Insurer Asks Judge for a Declaratory Judgement Against Paying Hospital’s Cyber Claim for its failure to follow “minimum required practices”

It was bound to happen sooner or later.
An insurer is holding a client that suffered a breach to the terms in their insurance policy regarding “minimum required practices,” which are necessary to keep the policy in force.
In this case, “minimum required practices,” for example, include:
  • Check for security patches to your systems at least weekly and implement them within 30 days.
  • Replace factory default settings to ensure your information security systems are securely configured.
In fact, these two items were voluntarily affirmed by the client, Cottage Health System, as part of the practices they performed when they applied for the insurance.
This case, further, has implications for those who do supply chain management and who contract with third parties for their cyber security, since the fault in this case lay also with a third-party vendor.
The heart of the allegation is that the insurance policy requires an insured to maintain a cyber-hygiene protocol; and to cause any third party vendors to maintain a cyber-hygiene protocol — at least as good as the insured’s.  These are just some of the items in the list for “minimum required practices,” to keep the insurance in force.  The client must also patch any vulnerabilities  addressed within 30 days.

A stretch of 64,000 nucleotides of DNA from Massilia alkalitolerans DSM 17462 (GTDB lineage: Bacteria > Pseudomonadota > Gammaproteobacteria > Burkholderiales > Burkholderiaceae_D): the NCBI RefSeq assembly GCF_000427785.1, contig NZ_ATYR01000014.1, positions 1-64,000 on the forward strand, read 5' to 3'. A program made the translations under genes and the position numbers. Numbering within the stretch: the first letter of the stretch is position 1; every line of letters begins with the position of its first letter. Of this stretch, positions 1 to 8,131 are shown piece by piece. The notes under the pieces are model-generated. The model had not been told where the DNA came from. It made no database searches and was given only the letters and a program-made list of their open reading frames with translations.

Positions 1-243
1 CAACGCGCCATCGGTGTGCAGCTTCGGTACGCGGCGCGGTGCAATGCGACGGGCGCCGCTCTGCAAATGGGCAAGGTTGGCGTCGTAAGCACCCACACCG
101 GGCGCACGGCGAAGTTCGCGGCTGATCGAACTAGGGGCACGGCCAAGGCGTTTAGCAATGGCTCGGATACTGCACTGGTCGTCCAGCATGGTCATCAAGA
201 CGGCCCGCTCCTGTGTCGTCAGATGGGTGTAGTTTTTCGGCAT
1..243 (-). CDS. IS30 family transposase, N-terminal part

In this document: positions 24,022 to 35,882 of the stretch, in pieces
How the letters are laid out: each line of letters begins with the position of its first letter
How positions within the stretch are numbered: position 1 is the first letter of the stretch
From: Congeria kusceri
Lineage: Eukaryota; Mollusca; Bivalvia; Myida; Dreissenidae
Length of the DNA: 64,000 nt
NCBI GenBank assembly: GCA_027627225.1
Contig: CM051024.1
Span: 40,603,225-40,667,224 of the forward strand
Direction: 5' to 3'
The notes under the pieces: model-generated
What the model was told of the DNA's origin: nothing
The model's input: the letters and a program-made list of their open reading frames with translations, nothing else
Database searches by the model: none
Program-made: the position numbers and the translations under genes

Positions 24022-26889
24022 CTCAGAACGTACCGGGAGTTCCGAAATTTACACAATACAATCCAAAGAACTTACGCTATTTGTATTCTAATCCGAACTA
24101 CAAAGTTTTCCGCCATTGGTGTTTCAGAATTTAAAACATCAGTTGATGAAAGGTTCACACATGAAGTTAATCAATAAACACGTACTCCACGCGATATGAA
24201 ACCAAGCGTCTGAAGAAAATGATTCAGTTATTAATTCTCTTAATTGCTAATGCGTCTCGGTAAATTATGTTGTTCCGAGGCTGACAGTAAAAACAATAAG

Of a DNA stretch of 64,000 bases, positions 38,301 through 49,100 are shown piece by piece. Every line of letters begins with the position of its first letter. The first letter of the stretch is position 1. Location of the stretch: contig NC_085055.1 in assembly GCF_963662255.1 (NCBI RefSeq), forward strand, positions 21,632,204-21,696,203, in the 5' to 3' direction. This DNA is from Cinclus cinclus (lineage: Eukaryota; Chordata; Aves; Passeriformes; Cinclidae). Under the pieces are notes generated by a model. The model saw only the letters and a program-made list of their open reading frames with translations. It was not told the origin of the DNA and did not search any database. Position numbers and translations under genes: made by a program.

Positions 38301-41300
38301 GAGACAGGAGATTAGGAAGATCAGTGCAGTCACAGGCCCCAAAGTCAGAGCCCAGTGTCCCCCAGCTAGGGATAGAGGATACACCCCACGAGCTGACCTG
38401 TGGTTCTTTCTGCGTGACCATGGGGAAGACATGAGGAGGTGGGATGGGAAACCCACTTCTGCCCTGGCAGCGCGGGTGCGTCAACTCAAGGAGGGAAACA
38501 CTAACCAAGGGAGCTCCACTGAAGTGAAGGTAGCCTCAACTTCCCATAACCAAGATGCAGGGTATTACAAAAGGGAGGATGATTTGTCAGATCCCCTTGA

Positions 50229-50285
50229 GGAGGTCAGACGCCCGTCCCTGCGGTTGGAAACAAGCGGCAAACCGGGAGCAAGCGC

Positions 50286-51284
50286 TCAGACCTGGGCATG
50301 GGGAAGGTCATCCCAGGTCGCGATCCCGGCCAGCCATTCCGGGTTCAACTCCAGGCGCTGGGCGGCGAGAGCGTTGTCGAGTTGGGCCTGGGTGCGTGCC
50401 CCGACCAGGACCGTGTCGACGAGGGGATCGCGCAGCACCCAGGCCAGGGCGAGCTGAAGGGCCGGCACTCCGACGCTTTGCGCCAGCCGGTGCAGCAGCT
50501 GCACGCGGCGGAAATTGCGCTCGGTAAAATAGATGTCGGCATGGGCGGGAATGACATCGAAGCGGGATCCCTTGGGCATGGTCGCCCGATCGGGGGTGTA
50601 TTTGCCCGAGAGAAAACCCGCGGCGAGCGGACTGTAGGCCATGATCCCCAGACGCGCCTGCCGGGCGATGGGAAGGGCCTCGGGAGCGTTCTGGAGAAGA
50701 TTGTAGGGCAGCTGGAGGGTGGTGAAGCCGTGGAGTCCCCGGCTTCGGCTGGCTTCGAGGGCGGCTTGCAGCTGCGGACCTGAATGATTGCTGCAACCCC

CNA is alleging breach of warranty of “minimum required practices” since the vendor’s system was breached by exploiting known vulnerabilities for which security patches have long been available.  The suit also mentions sanctions levied by California and the Department of Justice for HIPAA and state privacy law violations.
This is the first time an insurer has decided to file suit to deny coverage based upon the principle that the insured should have known what their system’s vulnerabilities were and should also have known what their vendor’s vulnerabilities were.
Regardless of how this case is decided, there will be legal pressure to actually follow the internal cyber policies that may be in place at many companies, but many times are not followed — and to enforce those policies on any vendors.  In the news today is a survey that says 55 percent of companies have no formal policies at all regarding their use of open source code.
Oh my.
Usually, an insurer will simply send a letter to a client denying the claim when payment of the claim is in dispute.
Not this time.
Why should Columbia Casualty wait for their hospital client to sue them?  Columbia is so certain of their legal standing they went with a request for a declaratory judgement.
To see Columbia Casualty’s pleading to the judge for a declaratory judgement against their client, click here.
What should not be lost in any of this are the software and device manufacturers’ foisting of their liability onto the hospital by producing devices and software with known vulnerabilities, and forcing the hospital to assume any liability at the time of purchase of the software or devices.  
These same vulnerabilities, for which the hospital is now liable, are preventing the hospital from collecting on insurance bought specifically because the software and device manufacturers forced their liability onto their customer.   Talk about adding insult to injury. 
(Columbia Casualty Company provides casualty insurance products and services.  The company is based in Chicago, Illinois.  Columbia Casualty Company operates as a subsidiary of Continental Casualty Company, Inc, which is the principle subsidiary of CNA.)  

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